Many of the artists have taken part in a number of Tours, and new contributors join each year as well, reports Mannix. “These are committed artists, and we also encourage up and coming talent. Being able to see the artists with the tools they work with, and see how the creative works can develop from the artists’ imagination and then be realized is something special about our Tour, and also for the public’s enjoyment.”

The Tour is both a walking and driving event, he adds, and visitors can obtain a map, marking all the locations, at the historic Hopewell Train Station at 2 Railroad Place. The locations are also available on the Tour website at

“People can walk or drive to the artists’ studios and the exhibits,” says Mannix. “A number of the locations are in town, such as Morpeth Contemporary, the Beth Ann Designs studio, and the train station. Other locations, though not too far afield, are a bit of a distance, and more easily reached by car.”

Many Highlights

In addition to the art, this year’s event will feature music, notes Peterson. “We will have three bands at the Highland Design Farm location. These include Chris Harford, Nylon Jennings, Martin Goldberg, Curbside Solutions, Greg Merkle, and Grant Peterson. We will also have a roaming poet.

“People who come like to bring their families, and it can be a nice outing for everyone. It’s a real opportunity to enjoy the town’s many highlights.”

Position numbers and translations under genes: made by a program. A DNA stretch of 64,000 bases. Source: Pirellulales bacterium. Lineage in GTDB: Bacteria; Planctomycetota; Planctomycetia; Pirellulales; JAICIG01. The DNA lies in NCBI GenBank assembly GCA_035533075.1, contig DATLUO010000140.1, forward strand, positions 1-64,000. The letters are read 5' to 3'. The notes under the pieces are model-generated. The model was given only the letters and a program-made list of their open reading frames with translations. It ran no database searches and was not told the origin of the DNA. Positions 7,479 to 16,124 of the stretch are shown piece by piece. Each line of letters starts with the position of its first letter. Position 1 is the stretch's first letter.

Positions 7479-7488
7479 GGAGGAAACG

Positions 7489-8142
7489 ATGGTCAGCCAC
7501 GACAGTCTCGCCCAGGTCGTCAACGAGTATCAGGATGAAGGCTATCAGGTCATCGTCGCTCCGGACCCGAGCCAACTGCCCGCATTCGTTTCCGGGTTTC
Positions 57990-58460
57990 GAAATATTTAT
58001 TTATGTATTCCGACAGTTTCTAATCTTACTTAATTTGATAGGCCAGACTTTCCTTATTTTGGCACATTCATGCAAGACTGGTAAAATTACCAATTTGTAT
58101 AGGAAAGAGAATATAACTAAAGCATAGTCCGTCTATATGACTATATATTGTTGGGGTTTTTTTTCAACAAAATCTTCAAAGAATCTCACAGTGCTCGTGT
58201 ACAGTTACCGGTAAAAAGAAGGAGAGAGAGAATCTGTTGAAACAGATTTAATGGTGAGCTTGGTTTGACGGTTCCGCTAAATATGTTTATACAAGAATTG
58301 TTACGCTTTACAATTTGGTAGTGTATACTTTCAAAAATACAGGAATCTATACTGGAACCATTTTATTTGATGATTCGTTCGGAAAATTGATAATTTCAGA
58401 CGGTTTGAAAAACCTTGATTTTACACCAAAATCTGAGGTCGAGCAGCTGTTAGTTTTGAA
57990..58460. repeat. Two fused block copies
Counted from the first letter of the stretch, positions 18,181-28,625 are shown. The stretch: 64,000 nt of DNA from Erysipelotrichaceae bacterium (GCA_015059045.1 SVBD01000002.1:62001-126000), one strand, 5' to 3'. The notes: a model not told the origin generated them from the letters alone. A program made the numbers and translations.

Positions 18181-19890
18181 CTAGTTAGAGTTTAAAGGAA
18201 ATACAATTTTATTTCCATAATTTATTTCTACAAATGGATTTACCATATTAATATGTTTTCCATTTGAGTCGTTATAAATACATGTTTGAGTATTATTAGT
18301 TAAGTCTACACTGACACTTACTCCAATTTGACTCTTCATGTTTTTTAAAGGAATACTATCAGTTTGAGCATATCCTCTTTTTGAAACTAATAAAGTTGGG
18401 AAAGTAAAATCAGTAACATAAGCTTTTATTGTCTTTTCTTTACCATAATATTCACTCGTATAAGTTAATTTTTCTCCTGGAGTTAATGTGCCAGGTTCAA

Indeed, the benefits of the Tour extend to the town, as well as to the artists and the public, points out Judge. “The most important benefit to Hopewell is to bring people to the town and patronize local businesses. It helps to put Hopewell on the map as a destination with so much to offer.

“The most important benefit to the artists is the exposure, support, and feedback. And the most important benefit to the public is to see where the magic happens, personally meet the artists, and learn what goes into creating their art.

“Personally, I always look forward to meeting new people who might not have found me otherwise. An event like this helps develop new clients and a wider exposure for my work.”

Morpeth agrees that one of the goals of the Tour “was to bring attention to the town. It has been a successful event for 14 years, and hopefully will be for many years to come.”

Months of Planning

Preparation for the Tour takes several months of planning, reports Mannix, and everyone involved is focused on the organizing efforts,

The exhibited work is for sale, and the Tour is free to the public. Artists pay an entrance fee to participate.

“Meeting the people, both the artists and the visitors, is my biggest pleasure,” says Peterson, and adds Mannix, “I enjoy seeing all the projects, and I love seeing all the local art around.”

“Sean hosts an after-Tour social for participating artists and their families, which gives everyone the opportunity to share their experience,” points out Morpeth.

“We do have a ‘cast’ party on Saturday night,” he explains “We invite all the participating artists, as well as other professionals from the area. That is a lot of creativity in one room!”

The Tour will take place from 10 a.m. to 5 p.m. on Saturday, September 25 and from 11 a.m. to 4 p.m. on Sunday, September 26. For further information and a list of all the artists and locations, visit or email